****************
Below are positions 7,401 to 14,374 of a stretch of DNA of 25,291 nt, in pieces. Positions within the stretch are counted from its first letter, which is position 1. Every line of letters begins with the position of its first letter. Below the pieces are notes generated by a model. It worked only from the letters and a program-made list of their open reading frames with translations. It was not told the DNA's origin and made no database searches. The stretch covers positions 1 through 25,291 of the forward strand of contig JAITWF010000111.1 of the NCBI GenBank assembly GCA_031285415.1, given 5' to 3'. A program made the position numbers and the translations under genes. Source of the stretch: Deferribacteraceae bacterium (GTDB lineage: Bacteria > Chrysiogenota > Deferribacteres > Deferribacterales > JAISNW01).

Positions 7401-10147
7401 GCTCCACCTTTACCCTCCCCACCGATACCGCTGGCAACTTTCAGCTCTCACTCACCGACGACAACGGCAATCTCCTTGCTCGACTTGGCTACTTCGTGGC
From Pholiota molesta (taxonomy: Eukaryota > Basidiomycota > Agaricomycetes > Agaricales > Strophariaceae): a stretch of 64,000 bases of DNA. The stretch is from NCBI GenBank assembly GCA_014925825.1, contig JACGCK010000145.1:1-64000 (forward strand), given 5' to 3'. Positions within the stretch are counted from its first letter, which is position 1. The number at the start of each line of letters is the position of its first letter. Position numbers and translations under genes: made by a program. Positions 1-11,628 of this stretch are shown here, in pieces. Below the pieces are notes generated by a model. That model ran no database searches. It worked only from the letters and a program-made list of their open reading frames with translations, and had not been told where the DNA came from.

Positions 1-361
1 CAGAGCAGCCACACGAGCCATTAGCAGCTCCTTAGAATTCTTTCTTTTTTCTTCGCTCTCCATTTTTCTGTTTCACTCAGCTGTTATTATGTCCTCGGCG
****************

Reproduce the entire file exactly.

Below are positions 7,401 to 14,374 of a stretch of DNA of 25,291 nt, in pieces. Positions within the stretch are counted from its first letter, which is position 1. Every line of letters begins with the position of its first letter. Below the pieces are notes generated by a model. It worked only from the letters and a program-made list of their open reading frames with translations. It was not told the DNA's origin and made no database searches. The stretch covers positions 1 through 25,291 of the forward strand of contig JAITWF010000111.1 of the NCBI GenBank assembly GCA_031285415.1, given 5' to 3'. A program made the position numbers and the translations under genes. Source of the stretch: Deferribacteraceae bacterium (GTDB lineage: Bacteria > Chrysiogenota > Deferribacteres > Deferribacterales > JAISNW01).

Positions 7401-10147
7401 GCTCCACCTTTACCCTCCCCACCGATACCGCTGGCAACTTTCAGCTCTCACTCACCGACGACAACGGCAATCTCCTTGCTCGACTTGGCTACTTCGTGGC
From Pholiota molesta (taxonomy: Eukaryota > Basidiomycota > Agaricomycetes > Agaricales > Strophariaceae): a stretch of 64,000 bases of DNA. The stretch is from NCBI GenBank assembly GCA_014925825.1, contig JACGCK010000145.1:1-64000 (forward strand), given 5' to 3'. Positions within the stretch are counted from its first letter, which is position 1. The number at the start of each line of letters is the position of its first letter. Position numbers and translations under genes: made by a program. Positions 1-11,628 of this stretch are shown here, in pieces. Below the pieces are notes generated by a model. That model ran no database searches. It worked only from the letters and a program-made list of their open reading frames with translations, and had not been told where the DNA came from.

Positions 1-361
1 CAGAGCAGCCACACGAGCCATTAGCAGCTCCTTAGAATTCTTTCTTTTTTCTTCGCTCTCCATTTTTCTGTTTCACTCAGCTGTTATTATGTCCTCGGCG